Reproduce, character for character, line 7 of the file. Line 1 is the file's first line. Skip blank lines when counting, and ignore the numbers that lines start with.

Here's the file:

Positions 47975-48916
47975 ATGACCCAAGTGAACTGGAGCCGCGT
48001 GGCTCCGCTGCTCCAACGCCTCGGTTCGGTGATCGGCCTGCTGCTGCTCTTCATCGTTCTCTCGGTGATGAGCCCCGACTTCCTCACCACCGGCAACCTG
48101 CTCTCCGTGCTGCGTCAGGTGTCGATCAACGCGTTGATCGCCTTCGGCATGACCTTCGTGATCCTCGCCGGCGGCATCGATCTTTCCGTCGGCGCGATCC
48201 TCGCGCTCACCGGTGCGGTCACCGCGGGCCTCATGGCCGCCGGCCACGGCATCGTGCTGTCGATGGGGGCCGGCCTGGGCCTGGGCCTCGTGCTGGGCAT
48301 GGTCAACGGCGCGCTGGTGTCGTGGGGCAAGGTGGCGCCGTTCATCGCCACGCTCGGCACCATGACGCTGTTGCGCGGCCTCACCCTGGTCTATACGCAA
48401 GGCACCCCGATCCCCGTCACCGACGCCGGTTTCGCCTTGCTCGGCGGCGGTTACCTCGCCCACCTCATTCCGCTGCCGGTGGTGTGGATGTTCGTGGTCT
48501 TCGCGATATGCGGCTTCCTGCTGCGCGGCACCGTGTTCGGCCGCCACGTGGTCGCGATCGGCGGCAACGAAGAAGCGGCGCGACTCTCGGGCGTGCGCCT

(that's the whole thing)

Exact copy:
48401 GGCACCCCGATCCCCGTCACCGACGCCGGTTTCGCCTTGCTCGGCGGCGGTTACCTCGCCCACCTCATTCCGCTGCCGGTGGTGTGGATGTTCGTGGTCT